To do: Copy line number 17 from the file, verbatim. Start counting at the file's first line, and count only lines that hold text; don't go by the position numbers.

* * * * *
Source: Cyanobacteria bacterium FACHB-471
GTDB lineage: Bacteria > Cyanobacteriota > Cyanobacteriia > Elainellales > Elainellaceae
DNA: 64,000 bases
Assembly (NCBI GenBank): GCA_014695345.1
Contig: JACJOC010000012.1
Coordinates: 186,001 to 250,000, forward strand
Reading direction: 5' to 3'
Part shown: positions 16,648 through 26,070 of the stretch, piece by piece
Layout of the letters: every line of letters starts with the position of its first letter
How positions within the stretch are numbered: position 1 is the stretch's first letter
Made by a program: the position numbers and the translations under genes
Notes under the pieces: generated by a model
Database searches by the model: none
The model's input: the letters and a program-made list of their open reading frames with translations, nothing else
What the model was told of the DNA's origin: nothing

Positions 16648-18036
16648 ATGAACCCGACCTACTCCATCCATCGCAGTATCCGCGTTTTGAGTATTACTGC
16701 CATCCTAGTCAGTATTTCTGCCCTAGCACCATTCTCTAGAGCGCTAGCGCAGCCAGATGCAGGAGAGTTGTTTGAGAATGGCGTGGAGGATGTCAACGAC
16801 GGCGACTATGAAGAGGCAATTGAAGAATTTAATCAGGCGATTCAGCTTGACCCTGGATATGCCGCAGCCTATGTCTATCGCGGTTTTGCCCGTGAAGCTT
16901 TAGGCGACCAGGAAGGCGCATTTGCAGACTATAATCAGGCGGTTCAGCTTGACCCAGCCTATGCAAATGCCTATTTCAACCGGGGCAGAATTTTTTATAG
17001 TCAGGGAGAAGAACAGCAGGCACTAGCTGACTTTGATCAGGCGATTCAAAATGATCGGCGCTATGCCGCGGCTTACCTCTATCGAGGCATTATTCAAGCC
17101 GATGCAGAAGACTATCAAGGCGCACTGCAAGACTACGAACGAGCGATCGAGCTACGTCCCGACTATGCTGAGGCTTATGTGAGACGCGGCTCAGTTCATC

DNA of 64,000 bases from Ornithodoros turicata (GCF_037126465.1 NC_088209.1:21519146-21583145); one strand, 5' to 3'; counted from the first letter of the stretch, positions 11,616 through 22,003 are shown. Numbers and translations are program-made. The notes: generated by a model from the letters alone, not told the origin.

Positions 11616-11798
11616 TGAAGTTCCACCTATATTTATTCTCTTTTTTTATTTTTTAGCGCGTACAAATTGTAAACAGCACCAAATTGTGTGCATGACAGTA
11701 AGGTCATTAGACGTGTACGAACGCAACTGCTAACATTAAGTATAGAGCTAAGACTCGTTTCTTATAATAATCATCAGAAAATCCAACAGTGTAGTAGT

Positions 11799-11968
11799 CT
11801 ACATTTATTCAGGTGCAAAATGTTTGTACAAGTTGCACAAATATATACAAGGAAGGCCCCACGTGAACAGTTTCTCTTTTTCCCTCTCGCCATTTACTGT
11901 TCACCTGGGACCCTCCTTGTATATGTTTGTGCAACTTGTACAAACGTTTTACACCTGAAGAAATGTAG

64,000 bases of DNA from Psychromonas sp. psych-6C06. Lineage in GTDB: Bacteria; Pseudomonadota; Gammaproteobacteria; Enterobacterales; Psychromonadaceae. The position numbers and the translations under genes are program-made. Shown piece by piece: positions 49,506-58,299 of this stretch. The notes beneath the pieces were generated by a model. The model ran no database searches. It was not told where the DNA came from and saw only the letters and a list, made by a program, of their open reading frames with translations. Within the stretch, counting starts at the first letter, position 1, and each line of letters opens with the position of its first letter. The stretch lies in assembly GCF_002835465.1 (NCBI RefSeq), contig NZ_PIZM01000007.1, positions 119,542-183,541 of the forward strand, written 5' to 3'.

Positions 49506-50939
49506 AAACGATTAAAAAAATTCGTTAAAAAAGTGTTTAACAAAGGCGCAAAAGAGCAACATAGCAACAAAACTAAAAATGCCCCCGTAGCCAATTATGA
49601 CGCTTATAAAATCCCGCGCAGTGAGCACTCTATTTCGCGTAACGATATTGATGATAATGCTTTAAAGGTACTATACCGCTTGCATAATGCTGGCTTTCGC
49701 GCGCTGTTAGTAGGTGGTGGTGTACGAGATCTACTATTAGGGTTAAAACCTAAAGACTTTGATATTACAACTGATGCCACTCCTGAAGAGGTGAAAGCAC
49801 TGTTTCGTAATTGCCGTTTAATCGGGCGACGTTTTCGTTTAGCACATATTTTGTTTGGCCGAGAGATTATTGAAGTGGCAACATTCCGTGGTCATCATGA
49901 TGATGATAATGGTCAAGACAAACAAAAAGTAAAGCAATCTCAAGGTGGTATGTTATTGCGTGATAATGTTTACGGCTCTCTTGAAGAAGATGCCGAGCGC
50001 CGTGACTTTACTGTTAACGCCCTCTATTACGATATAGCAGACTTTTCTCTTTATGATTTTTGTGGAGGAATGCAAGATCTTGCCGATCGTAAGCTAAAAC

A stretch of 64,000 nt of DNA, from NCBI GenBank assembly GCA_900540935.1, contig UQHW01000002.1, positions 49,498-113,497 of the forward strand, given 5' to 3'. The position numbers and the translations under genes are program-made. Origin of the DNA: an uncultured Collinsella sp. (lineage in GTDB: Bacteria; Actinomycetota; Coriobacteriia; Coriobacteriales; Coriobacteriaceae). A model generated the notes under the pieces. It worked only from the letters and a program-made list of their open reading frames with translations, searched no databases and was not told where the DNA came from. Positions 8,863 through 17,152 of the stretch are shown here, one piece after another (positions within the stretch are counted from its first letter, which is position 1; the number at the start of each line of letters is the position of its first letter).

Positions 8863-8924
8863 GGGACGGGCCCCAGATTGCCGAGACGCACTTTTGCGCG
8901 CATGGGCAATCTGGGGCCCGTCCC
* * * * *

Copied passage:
16648 ATGAACCCGACCTACTCCATCCATCGCAGTATCCGCGTTTTGAGTATTACTGC